Without Jim Harbaugh on the sideline, Michigan survives and celebrates win No. 1,000

Michigan players celebrate the 1000th win in program history after their victory over Maryland. (Brad Mills-USA TODAY Sports)
Michigan players celebrate the 1000th win in program history after their victory over Maryland. (Brad Mills-USA TODAY Sports)

COLLEGE PARK, Md. — At least a dozen Michigan players had already made their way into the locker room when staff members ushered them back onto the field.

This was a moment in history. It was time to celebrate.

After surviving a scare from Maryland — a 31-24 final score — college football’s all-time wins leader hit a memorable mark: 1,000 victories.

Players returned to the field, gathered together and posed for a group photograph. Coaches, other staff members and even visiting fans — rushing onto the turf against orders — joined in for this historic moment.

Everything seemed perfect. There they were, clasping signs that read “1,000,” all smiles, with a backdrop of more than 15,000 Michigan fans roaring behind them.

Except, someone was missing: their head coach.

It was all quite indicative of Michigan’s 2023 season, a snapshot of a bizarre, drama-filled year: an unbeaten team reveling in the thrill of another victory while distractions swirl over the NCAA’s probe into the school’s sign-stealing scheme, with its coach, Jim Harbaugh, in the midst of a three-game suspension.

On Saturday from SECU Stadium — an interim coach on the sideline, their best receiver injured and their quarterback struggling — the Wolverines fought through their most challenging, pressure-packed, late-game moments of the season to move to 11-0.

They escaped, you might say. They survived, you may contend.

The seven-point win is 24 points shy of their average margin of victory through their first 10 games.

It was a weird one. Michigan, favored by 18 points, needed two safeties, one off a blocked punt and another on an intentional-grounding penalty in the end zone in the fourth quarter of a one-score game. The Wolverines needed two interceptions from Maryland QB Taulia Tagovailoa, one by Mike Sainristil in the final minutes to secure the victory. They needed a scoop-and-score as well.

On a day in which its offense didn’t break the 300-yard mark, Michigan needed much more: A stellar showing from a defensive front that rolled up four sacks and pressured Tagovailoa into poor decisions or wayward passes; a late-game punt from Tommy Doman to pin Maryland at its own 1-yard line; and a rocking group of visiting fans that came close to outnumbering the home crowd.

Let’s be honest: A week after a fairly convincing win in State College, win No. 1,000 was ugly.

“Maybe we needed this test a little bit,” said Michigan running back Blake Corum. “A close one like this. They gave us a run for our money out there.”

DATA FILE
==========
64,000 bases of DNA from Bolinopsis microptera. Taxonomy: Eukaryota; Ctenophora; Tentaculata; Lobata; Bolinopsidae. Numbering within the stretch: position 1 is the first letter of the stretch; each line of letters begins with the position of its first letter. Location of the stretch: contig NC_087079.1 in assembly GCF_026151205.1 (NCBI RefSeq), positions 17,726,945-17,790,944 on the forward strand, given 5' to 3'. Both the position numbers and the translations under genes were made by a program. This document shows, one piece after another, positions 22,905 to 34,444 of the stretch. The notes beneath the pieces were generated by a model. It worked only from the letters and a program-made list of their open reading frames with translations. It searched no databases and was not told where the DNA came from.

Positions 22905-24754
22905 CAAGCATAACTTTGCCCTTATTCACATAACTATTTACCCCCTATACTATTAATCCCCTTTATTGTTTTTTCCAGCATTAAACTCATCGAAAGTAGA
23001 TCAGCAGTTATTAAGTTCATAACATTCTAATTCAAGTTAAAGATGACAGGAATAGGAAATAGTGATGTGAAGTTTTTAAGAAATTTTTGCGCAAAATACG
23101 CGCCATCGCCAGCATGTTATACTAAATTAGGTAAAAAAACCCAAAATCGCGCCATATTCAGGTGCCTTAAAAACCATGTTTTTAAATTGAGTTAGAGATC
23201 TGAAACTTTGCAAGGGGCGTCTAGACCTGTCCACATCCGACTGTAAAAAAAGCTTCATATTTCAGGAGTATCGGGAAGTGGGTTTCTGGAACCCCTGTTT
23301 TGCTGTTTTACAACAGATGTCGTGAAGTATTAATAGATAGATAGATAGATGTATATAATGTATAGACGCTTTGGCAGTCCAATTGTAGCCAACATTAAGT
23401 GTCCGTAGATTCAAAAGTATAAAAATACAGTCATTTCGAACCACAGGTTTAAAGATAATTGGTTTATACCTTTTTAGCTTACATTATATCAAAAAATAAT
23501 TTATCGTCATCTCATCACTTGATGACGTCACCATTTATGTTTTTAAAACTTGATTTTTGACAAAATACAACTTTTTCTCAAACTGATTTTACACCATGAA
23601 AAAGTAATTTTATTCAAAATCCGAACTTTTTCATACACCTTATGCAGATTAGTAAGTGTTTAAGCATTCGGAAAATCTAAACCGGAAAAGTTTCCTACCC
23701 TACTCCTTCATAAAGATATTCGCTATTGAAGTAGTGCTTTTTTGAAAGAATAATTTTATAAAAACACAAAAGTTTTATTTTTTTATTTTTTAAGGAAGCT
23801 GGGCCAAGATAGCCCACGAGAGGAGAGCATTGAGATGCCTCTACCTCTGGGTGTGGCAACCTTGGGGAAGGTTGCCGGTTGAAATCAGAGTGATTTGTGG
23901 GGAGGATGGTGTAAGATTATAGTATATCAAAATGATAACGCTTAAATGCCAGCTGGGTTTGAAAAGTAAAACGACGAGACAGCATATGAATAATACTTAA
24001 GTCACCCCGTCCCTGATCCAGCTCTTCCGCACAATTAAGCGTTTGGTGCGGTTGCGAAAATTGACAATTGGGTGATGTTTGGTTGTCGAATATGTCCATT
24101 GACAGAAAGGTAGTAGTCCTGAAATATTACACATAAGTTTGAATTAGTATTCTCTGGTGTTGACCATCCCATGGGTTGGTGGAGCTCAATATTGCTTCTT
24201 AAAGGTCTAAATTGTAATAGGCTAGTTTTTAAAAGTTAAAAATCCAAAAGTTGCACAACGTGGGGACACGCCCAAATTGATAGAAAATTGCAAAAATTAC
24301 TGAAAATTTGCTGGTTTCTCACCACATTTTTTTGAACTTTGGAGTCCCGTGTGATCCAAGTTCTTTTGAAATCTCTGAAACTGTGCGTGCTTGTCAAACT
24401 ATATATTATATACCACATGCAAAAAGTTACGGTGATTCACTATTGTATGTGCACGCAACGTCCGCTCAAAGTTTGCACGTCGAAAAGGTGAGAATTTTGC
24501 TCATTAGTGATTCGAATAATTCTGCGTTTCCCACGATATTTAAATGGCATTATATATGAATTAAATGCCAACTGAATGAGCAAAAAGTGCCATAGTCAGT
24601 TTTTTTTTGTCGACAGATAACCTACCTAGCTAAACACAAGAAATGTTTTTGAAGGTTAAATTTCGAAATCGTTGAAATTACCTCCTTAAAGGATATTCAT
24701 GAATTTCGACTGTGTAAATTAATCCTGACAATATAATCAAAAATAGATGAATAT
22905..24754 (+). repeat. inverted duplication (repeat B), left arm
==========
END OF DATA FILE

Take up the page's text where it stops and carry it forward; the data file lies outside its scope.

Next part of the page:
Head coach Mike Locksley and Maryland exposed Michigan’s offense. It flustered quarterback J.J. McCarthy into bad decisions like the one just before halftime, when the Wolverines were a few yards from taking a 30-10 halftime lead. On second-and-goal from the 7-yard line, McCarthy threw his first interception in seven games, 30 quarters and 158 attempts.

Many Michigan fans stormed the field after the Wolverines' win to celebrate with the team. (AP Photo/Nick Wass)
Many Michigan fans stormed the field after the Wolverines' win to celebrate with the team. (AP Photo/Nick Wass)

Later in the game, he misfired on a guaranteed long touchdown pass. He tossed wide of receivers. Overthrew others.

Few teams or players can continue to dominate game after game as Michigan has done. Everyone eventually has hiccups. This was a belch.

But the Wolverines are moving on, scraping it from their minds, turning attention to what looms as one of the most anticipated chapters in one of the sport’s most storied rivalries.

As time ticked down Saturday, Michigan fans sprung to life with a chant: “Beat! Oh. Hi. Oh! Beat! Oh. Hi. Oh!”

On the plane ride home to Ann Arbor, Corum expects the team’s full attention to turn to the Buckeyes. Already, a few players have watched film of Ohio State during this season. Soon, it’s all Ohio.

This is where a championship can be won and where hopes for the playoff rest, said Sainristil.

This is where legends are made and legacies are established. This is where interim coach Sherrone Moore may entrench himself for the full-time job if Harbaugh leaves this offseason for the NFL.

It’s all about this game — The Game.

If Moore forgot about that fact, a gaggle of Michigan fans, lurking in the stands minutes after the game, reminded him as he paced to the locker room.

“Next week, coach! Next week!” they screamed toward him.

It hasn't dawned on him yet — the magnitude of presiding over a Michigan team in The Game. Sixty times, in 118 chances, the Wolverines have won, including the last two — their first winning streak in the series since 1999-2000.

One week before The Game, Michigan provided ammunition for the doubters. The Wolverines looked mortal, at least offensively. They looked maybe even beatable. And at the very end, they looked… incomplete — missing from that photograph the man who helped get them here.

Afterward, Moore smiled when asked about a Harbaugh-less celebration for such a significant milestone in the program’s history.

“We need to edit the coach in there,” he said. “I think there is enough technology in the world to get that done.”